Researching the Paranormal, aka indulging my love of old bookstores.
By Sharon Ashwood
Did you know that:
The shape of your skull says how intuitive you are?
An emerald will bestow eloquence on the wearer?
Vervain was an integral ingredient in many love spells?
One of the questions I’ve been asked over and over is how I do research for a paranormal story. Nice to think that what I write appears to have involved research(!), but since I don’t hang out in vampire bars and have not lately visited too many alternate universes (outside of my day job), I think it’s safe to say an author can research around the periphery of paranormal stories very effectively, but when the rubber hits the road, it’s just you and your imagination making it up on the fly.
However, when I say researching around the topic, there’s lots of fascinating stuff to look into. For one thing, an interest in the supernatural has been around throughout history. This is particularly cool if you’re writing historical paranormal or simply like to give some antique resonance to your story or characters. Here are a few tidbits I found that have given me some great ideas:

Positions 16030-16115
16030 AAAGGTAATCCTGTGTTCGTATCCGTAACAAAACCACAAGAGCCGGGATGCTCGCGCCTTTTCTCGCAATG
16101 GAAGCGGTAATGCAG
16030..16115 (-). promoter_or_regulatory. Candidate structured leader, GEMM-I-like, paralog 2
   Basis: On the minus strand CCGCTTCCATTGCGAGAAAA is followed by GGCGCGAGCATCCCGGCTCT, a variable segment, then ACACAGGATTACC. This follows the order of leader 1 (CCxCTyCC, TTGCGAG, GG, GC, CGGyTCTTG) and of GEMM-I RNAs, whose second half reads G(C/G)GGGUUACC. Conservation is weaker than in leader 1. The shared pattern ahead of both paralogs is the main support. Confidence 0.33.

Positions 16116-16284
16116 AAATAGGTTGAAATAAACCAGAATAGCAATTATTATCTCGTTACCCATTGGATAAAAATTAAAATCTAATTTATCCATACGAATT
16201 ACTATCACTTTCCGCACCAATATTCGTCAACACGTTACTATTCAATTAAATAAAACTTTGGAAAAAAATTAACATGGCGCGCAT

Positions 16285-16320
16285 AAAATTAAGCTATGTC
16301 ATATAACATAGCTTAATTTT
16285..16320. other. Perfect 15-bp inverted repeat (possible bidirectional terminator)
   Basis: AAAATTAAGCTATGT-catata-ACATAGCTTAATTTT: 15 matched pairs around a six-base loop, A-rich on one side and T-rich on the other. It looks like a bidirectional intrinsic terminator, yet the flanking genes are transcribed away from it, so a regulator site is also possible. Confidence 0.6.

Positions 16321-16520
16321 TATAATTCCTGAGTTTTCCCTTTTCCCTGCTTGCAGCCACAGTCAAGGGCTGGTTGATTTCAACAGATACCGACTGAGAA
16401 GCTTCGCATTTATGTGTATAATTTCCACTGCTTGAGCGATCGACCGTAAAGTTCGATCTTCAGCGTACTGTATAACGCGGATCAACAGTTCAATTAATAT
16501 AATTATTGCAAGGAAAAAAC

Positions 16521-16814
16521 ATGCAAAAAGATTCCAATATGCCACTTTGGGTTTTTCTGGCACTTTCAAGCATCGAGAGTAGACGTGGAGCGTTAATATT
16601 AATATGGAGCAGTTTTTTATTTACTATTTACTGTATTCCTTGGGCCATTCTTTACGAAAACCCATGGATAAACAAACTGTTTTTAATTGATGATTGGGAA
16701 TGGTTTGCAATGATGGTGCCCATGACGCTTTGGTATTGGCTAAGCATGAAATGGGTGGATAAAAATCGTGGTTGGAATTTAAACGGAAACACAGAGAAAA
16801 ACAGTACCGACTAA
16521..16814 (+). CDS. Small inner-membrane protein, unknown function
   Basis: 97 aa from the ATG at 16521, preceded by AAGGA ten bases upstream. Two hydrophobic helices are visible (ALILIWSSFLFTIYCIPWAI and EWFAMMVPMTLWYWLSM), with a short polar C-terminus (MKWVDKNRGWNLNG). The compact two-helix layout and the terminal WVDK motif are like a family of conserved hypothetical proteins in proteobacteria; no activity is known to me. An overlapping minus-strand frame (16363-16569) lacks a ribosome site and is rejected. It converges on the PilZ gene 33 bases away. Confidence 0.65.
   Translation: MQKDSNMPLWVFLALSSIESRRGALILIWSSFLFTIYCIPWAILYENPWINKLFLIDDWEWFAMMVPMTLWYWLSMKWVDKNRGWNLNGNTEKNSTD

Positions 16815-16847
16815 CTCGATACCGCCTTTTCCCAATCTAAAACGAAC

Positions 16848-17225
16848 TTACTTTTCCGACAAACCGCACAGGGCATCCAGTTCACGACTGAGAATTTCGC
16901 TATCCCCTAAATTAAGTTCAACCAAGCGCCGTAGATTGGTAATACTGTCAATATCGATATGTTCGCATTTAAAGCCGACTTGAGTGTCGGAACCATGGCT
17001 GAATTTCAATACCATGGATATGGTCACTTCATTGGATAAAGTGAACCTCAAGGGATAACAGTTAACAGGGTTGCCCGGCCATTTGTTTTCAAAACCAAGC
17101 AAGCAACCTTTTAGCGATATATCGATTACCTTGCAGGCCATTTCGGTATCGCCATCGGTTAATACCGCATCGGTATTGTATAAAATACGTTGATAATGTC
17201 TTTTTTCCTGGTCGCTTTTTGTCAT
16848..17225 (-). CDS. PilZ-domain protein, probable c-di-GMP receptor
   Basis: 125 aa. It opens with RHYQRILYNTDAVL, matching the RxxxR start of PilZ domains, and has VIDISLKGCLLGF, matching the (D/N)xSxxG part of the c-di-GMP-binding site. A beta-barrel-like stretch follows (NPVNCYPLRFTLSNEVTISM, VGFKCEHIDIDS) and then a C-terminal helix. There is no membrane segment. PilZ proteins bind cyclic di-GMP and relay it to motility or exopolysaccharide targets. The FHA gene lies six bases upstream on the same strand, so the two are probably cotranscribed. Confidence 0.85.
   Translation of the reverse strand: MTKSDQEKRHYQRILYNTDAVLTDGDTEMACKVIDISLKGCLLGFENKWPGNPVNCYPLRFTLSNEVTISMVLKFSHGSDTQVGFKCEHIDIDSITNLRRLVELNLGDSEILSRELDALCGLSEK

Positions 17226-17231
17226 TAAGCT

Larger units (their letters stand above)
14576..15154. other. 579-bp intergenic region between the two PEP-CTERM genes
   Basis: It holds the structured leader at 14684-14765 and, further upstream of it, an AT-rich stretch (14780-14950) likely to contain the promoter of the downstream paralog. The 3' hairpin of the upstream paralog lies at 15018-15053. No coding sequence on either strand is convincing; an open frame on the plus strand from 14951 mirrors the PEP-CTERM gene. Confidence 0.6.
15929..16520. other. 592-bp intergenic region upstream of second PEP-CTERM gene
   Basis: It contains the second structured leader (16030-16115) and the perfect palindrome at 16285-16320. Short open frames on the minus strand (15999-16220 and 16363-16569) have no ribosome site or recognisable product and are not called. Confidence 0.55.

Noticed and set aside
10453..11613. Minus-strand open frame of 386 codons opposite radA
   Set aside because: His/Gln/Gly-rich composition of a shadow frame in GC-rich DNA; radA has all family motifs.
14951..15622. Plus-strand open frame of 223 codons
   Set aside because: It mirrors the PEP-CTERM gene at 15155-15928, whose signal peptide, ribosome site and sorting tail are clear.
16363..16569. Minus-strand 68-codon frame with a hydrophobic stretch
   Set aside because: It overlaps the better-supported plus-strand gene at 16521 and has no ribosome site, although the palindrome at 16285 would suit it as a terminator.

Devil Worship in France is a fascinating true account by A.E. Waite, one of the foremost English occultists of the late nineteenth century. It gives an account of 1890’s Paris, during the era when a journalistic hoax left people in terror of a fake Satanic cult. An expert of the occultist revival, Waite’s sarcastic exposé of the Parisian journalist Leo Taxil and his made-up devilish shenanigans is a highly entertaining read.
Phrenology – there are a number of books on this subject, which is based on the idea that you could guess someone’s personality based on the shape of their skull. The best part of this was the cool model heads they used to demonstrate the various lumps and bumps.
Mysteries and Secrets of Magic was originally published in 1927. C.J.S. Thompson gives a soup-to-nuts account of assorted rites, spells, practices, books of magic, notable sorcerers and whatever else he can think of. The only problem with this book is it’s hard to put down, so there’s no such thing as dipping in for quick inspiration. He’s included lots of spells, but I’ve never tried any. With my luck I’d turn myself into a pumpkin.
Witches Werewolves and Fairies: Shapeshifters and Astral Doubles in the Middle Ages by Claude Lecouteux (translated by Clare Frock). I love this book, though I acknowledge up front that it’s not everyone’s cup of tea. It’s a scholarly treatment from the folkloric/cultural/psychological perspective that’s fascinating even if it’s not light reading. I’ve bounced off some of the ideas in here when I’ve had shapeshifter characters and have been wrestling with what it would be like to have that dual consciousness of self.